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Security in Context: The BeyondTrust Blog

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Bringing you news and commentary on solutions and strategies for protecting critical IT infrastructure in the context of your business.

Layoffs May Lead to Insider Attacks

Posted January 31, 2012    Peter McCalister

Employee terminations are, unfortunately, a necessary evil for corporations. In a time of recession, layoffs are more copious and often leave those affected angry and upset. It should come as no surprise that a small minority of those cases has led to disastrous consequences for former employers because of some terminated employee backlash.

Just recently, Carnegie Mellon University’s Software Institute of Engineering program, The CERT Insider Threat Center, analyzed more than 600 cases of actual malicious insider attacks and published a report on their findings around behavioral modeling titled, “Insider Threat Control: Using Centralized Logging to Detect Data Exfiltration Near Insider Termination. ”Interestingly, according to the report, “Many insiders who stole their organization’s intellectual property stole at least some of it within 30 days of their termination.”

Employee terminations are just one factor when combating insider threats. KPMG also recently released a report titled, “Who is the typical fraudster?,” indicating that companies were not seeing the red flags when it came to insider threats. According to KPMG’s analysis of 348 cases across 69 countries from 2008 to 2010 that were investigated on behalf of its clients, the typical “fraudster” is described as:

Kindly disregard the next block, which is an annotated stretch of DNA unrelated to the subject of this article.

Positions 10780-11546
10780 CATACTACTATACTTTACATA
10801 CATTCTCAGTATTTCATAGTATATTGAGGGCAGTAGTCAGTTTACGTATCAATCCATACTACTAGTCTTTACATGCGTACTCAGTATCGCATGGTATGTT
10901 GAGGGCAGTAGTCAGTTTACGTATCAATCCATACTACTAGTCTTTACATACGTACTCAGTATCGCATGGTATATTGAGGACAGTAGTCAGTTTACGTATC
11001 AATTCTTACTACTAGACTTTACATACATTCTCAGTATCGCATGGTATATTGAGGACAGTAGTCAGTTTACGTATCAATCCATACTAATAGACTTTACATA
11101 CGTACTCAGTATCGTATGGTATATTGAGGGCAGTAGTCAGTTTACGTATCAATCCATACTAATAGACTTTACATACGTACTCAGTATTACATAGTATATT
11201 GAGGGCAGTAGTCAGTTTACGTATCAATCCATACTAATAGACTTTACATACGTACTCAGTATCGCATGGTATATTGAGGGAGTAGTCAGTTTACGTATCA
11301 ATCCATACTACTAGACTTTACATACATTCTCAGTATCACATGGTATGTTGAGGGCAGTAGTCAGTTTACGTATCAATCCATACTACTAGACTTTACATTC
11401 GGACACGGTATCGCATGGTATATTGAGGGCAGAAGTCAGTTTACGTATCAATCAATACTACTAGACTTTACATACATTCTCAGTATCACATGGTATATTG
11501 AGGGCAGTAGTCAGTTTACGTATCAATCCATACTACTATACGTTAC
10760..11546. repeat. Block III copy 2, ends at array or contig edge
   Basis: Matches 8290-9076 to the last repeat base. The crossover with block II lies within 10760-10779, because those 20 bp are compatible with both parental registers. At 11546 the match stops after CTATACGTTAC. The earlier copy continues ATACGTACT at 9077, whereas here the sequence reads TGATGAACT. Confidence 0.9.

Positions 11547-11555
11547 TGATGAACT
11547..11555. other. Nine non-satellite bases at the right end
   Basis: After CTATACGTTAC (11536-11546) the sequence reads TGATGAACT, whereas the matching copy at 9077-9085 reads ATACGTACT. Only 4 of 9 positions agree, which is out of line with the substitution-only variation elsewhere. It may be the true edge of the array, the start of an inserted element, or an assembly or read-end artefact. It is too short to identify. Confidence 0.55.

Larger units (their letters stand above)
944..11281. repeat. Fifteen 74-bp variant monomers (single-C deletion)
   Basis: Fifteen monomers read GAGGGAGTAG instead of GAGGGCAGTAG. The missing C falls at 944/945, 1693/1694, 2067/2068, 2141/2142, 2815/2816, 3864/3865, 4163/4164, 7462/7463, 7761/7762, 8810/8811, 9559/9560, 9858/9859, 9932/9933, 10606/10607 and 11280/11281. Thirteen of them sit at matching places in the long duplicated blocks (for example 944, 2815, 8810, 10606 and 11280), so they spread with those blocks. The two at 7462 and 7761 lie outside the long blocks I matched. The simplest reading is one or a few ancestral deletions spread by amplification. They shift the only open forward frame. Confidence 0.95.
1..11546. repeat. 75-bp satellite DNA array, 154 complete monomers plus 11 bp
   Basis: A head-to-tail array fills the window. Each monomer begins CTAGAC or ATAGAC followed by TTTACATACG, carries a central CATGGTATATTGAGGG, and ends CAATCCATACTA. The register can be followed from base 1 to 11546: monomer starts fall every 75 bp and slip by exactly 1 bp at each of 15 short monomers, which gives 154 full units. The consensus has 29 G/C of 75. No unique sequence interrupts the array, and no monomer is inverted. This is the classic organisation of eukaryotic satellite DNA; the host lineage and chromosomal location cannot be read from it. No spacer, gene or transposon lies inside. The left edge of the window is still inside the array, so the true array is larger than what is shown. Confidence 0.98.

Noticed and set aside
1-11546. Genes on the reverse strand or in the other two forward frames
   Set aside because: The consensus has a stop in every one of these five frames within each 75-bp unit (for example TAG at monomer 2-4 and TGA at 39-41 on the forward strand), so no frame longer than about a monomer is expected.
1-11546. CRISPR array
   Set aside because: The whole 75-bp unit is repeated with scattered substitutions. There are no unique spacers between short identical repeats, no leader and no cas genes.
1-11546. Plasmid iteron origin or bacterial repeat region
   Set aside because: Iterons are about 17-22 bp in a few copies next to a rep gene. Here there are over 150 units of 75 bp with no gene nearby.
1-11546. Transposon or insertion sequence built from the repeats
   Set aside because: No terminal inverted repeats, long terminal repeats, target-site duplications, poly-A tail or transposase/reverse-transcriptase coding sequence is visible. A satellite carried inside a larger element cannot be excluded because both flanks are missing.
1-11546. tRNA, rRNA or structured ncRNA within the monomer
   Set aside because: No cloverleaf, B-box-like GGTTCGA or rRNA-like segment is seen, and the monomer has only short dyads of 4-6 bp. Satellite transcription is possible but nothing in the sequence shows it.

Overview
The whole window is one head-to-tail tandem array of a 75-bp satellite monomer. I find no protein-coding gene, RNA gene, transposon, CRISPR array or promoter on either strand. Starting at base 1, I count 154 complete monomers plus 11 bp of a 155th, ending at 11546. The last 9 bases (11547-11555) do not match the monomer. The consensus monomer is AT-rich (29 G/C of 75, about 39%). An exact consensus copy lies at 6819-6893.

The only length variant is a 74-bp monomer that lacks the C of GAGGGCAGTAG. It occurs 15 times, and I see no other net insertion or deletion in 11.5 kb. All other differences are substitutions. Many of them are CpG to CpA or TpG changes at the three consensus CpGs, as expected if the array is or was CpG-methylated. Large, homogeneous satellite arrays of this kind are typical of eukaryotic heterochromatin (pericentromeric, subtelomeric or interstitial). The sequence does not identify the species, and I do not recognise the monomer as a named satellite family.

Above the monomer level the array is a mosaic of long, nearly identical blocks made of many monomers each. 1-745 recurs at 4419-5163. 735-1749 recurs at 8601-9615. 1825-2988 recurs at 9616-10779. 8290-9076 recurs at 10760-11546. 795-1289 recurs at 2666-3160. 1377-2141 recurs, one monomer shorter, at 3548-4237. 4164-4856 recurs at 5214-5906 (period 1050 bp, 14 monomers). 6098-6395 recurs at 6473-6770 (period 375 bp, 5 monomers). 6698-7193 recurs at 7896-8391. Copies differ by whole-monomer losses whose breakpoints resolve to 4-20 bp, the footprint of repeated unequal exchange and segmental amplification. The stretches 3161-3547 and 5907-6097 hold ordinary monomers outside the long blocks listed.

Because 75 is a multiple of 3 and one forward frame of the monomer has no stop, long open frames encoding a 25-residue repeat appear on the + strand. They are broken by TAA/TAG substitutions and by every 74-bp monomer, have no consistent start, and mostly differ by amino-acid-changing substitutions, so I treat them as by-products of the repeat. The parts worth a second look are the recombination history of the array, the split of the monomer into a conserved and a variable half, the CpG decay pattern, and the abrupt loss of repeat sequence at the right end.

• A 36-45 year old male in a senior management role in the finance unit or in a finance-related function
• An employee for more than 10 years who usually would work in collusion with another individual

We at BeyondTrust believe insiders like Disgruntled Dave can be thwarted when an organization implements a least privilege environment to help secure their perimeter within. Whether we like it or not, people can do bad things intentionally, accidentally, or indirectly, and it is our responsibility to take measures to prevent this.

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Implementing Least Privilege for Windows the Easy Way

Posted July 31, 2014    Morey Haber

The concept of least privilege states that asset users should have the lowest level of access privileges required to effectively conduct their jobs. Implementing least privilege can bring several benefits to your organization, including: Increased security by reducing the attack surface available to users and to potential attackers who compromise user systems via phishing, malware,…

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Introducing the Gartner Market Guide for Privileged Account Management

Posted July 29, 2014    Chris Burd

Gartner recently released a new Market Guide for Privileged Account Management (PAM), and we’d like to share a complimentary copy with you. The report includes PAM market analysis and direction, vendor overviews, and recommendations for selecting PAM solutions for your environment. BeyondTrust is one of two representative vendors (out of 20) to address all solution…

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Integrating Least Privilege and Password Management to Solve Account Security Challenges

Integrating Least Privilege and Password Management to Solve Account Security Challenges

Posted July 24, 2014    Morey Haber

There is a reason all BeyondTrust Privileged Account Management (PAM) solutions share the PowerBroker name: They all inherently enable you to reduce user-based risk and can be integrated under a centralized IT risk management platform. Here’s one common use case that demonstrates how this integration changes the playing field. Consider the challenge of privileged access:…

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